Done, Done, and We’re on to the Next One!
The first round of Sunspotter data classification has been completed!
It took around 1,639 registered volunteers (+ an unknown number of anonymous volunteers) 324,465 clicks to compare each image in the set of 12,966 data at least 50 times. So thats an average of 198 clicks/registered volunteer!
Of course in reality, there are those few Sunspotter-aholics that probably did a lion’s share of the work- To everyone that wants to get going on comparing the next set of images, we are working as fast as possible to get the next set of data up!
The forthcoming dataset relies on sunspot groups detected by a completely automated algorithm (not relying on human intervention, like the last dataset), called the SolarMonitor Active Region Tracker (SMART; Higgins et al. 2011), and will not be prone to human bias. It will include over two hundred thousand images of sunspot groups. A number of the sunspot groups will overlap with the last dataset, but will be detected and processed in a different way.
As mentioned in a previous post we are using ‘Stereographic Projection‘ techniques to ‘de-smoosh’ the sunspot groups near the solar limb (edge), so that they appear as if they were at the center of the Sun. Stereographic projections are rarely used for images of the Sun (if anyone knows of an example, please tell me!), but they are common in astrophysics). Also, they are commonly used to make maps of the South and North pole of the Earth because although features at the edge of the map become larger by a factor of ~2, they keep shapes the same (the more usual Mercator maps completely distort shape near the poles). Keeping shape the same, or being conformal, is important for Sunspotter, because the shape of a sunspot group is likely to have a big effect on apparent complexity!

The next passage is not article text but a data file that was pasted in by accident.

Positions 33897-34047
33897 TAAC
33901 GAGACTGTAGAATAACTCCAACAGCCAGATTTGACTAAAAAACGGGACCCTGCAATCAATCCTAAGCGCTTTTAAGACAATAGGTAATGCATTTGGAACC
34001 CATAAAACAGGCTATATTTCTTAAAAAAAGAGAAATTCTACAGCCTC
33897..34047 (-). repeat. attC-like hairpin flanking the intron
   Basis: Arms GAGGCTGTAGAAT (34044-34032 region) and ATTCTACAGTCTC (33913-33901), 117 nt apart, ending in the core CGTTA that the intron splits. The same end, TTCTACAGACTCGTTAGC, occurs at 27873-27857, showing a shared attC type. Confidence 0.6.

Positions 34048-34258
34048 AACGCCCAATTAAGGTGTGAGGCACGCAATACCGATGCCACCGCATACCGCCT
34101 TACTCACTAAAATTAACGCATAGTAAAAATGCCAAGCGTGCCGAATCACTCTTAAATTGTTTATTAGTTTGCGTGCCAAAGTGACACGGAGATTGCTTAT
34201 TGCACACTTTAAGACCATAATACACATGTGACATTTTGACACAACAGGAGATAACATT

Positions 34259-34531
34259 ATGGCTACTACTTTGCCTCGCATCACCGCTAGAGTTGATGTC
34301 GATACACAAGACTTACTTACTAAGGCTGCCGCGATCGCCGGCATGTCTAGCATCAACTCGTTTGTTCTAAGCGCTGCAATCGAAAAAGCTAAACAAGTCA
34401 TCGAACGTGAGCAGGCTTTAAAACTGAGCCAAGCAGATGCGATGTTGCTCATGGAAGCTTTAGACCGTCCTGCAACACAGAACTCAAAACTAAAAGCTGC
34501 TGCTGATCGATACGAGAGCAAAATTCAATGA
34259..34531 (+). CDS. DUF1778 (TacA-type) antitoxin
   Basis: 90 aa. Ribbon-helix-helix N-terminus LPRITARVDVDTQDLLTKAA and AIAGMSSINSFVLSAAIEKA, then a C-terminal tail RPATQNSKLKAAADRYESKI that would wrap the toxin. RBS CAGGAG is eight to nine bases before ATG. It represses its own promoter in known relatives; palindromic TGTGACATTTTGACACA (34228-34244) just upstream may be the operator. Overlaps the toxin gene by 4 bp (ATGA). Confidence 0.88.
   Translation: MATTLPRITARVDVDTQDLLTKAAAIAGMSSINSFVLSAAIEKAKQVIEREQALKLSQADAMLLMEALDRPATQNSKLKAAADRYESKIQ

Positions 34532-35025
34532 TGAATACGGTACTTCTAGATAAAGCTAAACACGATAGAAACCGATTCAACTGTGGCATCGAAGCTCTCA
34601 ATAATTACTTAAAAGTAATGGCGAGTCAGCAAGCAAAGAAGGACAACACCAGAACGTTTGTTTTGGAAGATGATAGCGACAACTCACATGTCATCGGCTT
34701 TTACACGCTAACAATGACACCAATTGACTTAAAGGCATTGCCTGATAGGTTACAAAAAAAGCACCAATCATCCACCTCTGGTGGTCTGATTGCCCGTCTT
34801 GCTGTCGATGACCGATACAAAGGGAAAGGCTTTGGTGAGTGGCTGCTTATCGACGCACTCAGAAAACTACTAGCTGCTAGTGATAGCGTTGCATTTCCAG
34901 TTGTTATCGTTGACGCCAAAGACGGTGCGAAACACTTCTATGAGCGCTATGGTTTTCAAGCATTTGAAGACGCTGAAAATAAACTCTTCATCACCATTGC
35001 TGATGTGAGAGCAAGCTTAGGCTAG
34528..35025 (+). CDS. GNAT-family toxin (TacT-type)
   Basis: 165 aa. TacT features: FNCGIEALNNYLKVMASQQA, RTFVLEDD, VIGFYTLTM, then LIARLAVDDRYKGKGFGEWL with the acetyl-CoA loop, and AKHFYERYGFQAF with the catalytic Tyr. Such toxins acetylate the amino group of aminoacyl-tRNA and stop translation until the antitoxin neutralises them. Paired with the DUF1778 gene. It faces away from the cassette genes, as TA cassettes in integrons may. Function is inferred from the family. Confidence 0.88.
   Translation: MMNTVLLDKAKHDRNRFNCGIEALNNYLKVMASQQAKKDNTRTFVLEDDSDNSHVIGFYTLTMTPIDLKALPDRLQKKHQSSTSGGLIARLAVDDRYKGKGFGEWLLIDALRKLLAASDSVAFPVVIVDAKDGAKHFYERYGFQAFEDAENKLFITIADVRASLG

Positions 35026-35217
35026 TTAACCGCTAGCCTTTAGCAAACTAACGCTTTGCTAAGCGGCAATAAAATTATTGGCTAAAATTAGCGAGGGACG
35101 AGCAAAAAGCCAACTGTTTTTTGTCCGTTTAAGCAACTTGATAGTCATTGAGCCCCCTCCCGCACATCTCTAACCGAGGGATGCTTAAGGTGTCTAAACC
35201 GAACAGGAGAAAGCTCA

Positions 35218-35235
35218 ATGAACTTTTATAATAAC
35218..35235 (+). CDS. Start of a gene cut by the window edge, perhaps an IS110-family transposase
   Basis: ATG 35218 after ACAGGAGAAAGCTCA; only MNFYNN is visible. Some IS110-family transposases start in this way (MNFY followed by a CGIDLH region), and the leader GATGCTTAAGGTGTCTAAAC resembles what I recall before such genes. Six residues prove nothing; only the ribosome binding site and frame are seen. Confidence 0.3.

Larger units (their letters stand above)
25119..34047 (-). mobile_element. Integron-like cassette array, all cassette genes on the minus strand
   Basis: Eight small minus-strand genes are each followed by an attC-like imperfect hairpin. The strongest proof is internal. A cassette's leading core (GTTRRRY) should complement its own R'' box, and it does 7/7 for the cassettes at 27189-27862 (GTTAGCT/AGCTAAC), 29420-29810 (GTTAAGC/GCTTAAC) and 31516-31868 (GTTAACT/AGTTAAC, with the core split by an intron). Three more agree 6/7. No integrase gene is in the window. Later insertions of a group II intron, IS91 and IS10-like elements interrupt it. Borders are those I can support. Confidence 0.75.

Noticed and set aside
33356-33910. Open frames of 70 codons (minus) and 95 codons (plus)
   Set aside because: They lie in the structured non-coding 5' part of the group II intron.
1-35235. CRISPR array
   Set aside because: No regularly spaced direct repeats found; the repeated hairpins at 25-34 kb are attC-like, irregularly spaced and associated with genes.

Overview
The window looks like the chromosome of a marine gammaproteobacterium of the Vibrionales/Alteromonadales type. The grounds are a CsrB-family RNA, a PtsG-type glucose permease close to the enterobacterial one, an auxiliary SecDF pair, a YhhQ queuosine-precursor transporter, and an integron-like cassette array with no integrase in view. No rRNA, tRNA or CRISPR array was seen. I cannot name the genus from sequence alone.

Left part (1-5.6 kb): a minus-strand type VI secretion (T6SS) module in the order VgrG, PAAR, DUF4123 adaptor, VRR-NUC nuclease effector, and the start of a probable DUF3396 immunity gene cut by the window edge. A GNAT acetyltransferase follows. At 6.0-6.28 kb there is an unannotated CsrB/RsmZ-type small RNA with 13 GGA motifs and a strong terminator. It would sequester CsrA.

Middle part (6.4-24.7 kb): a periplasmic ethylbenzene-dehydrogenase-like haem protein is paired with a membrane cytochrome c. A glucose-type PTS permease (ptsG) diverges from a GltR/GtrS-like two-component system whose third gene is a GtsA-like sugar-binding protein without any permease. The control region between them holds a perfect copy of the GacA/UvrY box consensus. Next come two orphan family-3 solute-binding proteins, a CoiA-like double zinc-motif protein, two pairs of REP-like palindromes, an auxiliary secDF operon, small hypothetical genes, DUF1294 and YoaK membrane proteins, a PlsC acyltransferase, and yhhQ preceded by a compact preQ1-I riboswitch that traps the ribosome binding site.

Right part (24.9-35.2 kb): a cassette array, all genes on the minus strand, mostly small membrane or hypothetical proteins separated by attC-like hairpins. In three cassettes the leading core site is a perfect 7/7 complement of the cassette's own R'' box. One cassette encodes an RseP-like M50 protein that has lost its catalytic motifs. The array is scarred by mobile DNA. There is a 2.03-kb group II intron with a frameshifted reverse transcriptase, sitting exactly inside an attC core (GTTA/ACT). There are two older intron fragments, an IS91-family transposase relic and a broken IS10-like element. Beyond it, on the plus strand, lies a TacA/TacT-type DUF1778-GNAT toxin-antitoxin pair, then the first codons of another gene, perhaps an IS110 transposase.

In addition to being the first time that anyone has measured the ‘true’ complexity of a large sample sunspot groups, we will now be able to measure the evolution ofsunspot group complexity, and determine how that relates to eruptions.
In the mean time, we will be analysing the previous dataset to determine how complexity relates to other properties of sunspot groups and to solar flare occurrence. Exciting times!